You may take STAR GAZER off satellite for personal use, classroom use, astronomy club use, etc. without written permission.

Satellite feed info:

GE 3 - PBS Transponder 512 - Digital Only!

One Hour Feed SD Base P389217-001
Wednesday July 20, 2011, 1200-1330/SD06
Includes episodes 1131, 1132, 1133, 1134, 1135


Star Gazer is also available from NASA CORE. A videotape of the current month is available from NASA CORE (Contact us for current price)

NASA Central Operation of Resources for Educators (CORE)
Lorain County JVS-CORE
15181 Route 58 South
Oberlin, OH 44074

Phone: (440) 775-1400
Fax: (440) 775-1460
E-mail: NASA_order@lcjvs.net
http://www.nasa.gov/education/core

Notice : These are working drafts of the scripts for STAR GAZER.
Changes may well be made as production requires.



"Star Gazer" is available with iTunes,
for downloading with Quicktime
and we're now on YouTube

 

 
 

STAR GAZER

Episode # 11-34 / 1759th Show

To Be Aired : Monday 8/22/2011 through Sunday 8/28/2011

"Saturn, Spica And Selene, Oh My!
And Saturn Says "Bye-Bye" To A Pair Of Dancing Stars"


James: Greetings fellow stargazers! I'm James Albury from the Kika Silva Pla Planetarium at Santa Fe College in Gainesville Florida and I'll be your guide to the sky this month on Star Gazer. September's almost here and next week we'll see the Moon have a close encounter with both a star and a planet and we'll also see the second largest planet in our solar system say farewell to a starry companion. Wondering what I'm talking about? Here, let me show you!

Alrighty! I have our sky set for just after sunset facing west. Directly above the western horizon you'll see the familiar triangle of bright lights that we've been talking about since April. The bright stars, Arcturus and Spica and the ringed planet, Saturn. You can find the trio by following the handle of the Big Dipper toward the star Arcturus, and then trace another line from Arcturus down to Spica. Just to Spica's right is the planet Saturn. On Wednesday August 31st, you'll see the Moon form a neat little triangle with Spica and Saturn. Then the next day, Thursday September 1st, the Moon, Spica and Saturn will form a nearly straight line in the sky. And all of this happens just after Sunset, so you should have no trouble seeing it from wherever you live.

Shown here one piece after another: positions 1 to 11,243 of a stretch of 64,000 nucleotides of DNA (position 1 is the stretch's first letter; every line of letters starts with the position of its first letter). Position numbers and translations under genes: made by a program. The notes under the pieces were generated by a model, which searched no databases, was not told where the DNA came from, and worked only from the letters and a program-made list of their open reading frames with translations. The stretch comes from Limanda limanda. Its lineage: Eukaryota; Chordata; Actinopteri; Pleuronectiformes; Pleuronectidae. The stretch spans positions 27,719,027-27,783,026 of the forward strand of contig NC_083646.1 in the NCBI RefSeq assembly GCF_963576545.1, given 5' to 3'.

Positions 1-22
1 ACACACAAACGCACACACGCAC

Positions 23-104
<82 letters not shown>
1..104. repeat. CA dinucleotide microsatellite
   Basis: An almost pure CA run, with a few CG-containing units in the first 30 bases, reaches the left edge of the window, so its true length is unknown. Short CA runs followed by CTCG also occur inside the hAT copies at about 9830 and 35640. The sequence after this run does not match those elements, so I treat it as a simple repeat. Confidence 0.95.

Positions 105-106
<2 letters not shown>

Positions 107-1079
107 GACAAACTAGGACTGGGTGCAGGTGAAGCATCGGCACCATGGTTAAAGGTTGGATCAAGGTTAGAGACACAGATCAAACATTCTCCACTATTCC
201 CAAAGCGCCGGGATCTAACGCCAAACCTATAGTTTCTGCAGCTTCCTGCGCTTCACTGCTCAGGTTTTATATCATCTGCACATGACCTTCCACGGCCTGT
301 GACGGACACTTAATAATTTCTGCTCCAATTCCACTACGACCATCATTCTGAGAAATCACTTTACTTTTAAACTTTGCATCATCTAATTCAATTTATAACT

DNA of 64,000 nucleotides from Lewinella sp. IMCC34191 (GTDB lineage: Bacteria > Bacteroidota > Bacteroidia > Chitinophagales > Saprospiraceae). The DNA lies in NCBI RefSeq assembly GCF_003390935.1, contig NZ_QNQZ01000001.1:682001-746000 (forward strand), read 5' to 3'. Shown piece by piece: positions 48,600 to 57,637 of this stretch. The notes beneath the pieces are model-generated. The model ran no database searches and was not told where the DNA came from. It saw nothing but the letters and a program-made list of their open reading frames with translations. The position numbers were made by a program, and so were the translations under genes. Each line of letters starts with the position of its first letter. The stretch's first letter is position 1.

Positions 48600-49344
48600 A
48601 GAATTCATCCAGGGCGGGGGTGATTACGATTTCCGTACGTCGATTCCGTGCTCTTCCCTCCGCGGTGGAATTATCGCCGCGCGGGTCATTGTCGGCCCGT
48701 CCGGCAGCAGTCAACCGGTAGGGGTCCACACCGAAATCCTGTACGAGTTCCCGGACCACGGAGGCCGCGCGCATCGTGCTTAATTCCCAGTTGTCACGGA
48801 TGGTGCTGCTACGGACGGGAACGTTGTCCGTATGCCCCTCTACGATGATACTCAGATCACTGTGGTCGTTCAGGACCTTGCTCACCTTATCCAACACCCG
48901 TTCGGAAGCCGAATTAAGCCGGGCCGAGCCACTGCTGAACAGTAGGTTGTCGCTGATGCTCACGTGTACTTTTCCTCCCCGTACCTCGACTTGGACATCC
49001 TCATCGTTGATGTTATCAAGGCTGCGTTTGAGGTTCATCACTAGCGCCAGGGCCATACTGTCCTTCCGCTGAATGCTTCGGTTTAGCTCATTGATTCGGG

If you've been watching Saturn over the past few months, you've noticed it's appeared very close to a little star called Porrima. Porrima is the third brightest star in the zodiacal constellation of Virgo the virgin. Porimma is actually a binary star system; that is two stars that orbit each other. Both stars are a little bigger than our Sun, they're yellow-white in color and it takes them almost 169 years to orbit each other one time. The stars are usually far enough apart, that in a small telescope, you can actually see them individually. Unfortunately, the way the stars appear right now, it's very difficult to see any separation between them. You'll have to wait until 2020 for the stars to be far enough apart to see them individually using a small telescope.

The Porrima star system is 38.5 light years away. That means the light we see coming from the Porrima star system left back in 1973. So, when we look at this dancing pair of stars, we are actually looking back in time. So, if you think about it, we won't actually see what the stars look like right now until 2049. Wow! All this year, Saturn has appeared very close to Porrima. Saturn is what the Greeks referred to as a wandering star. And as the nights pass, you'll notice that Saturn is getting farther and farther away from Porrima and heading quickly toward Spica, the brightest star in Virgo. This rapid change in Saturn's position is caused by our movement around the Sun.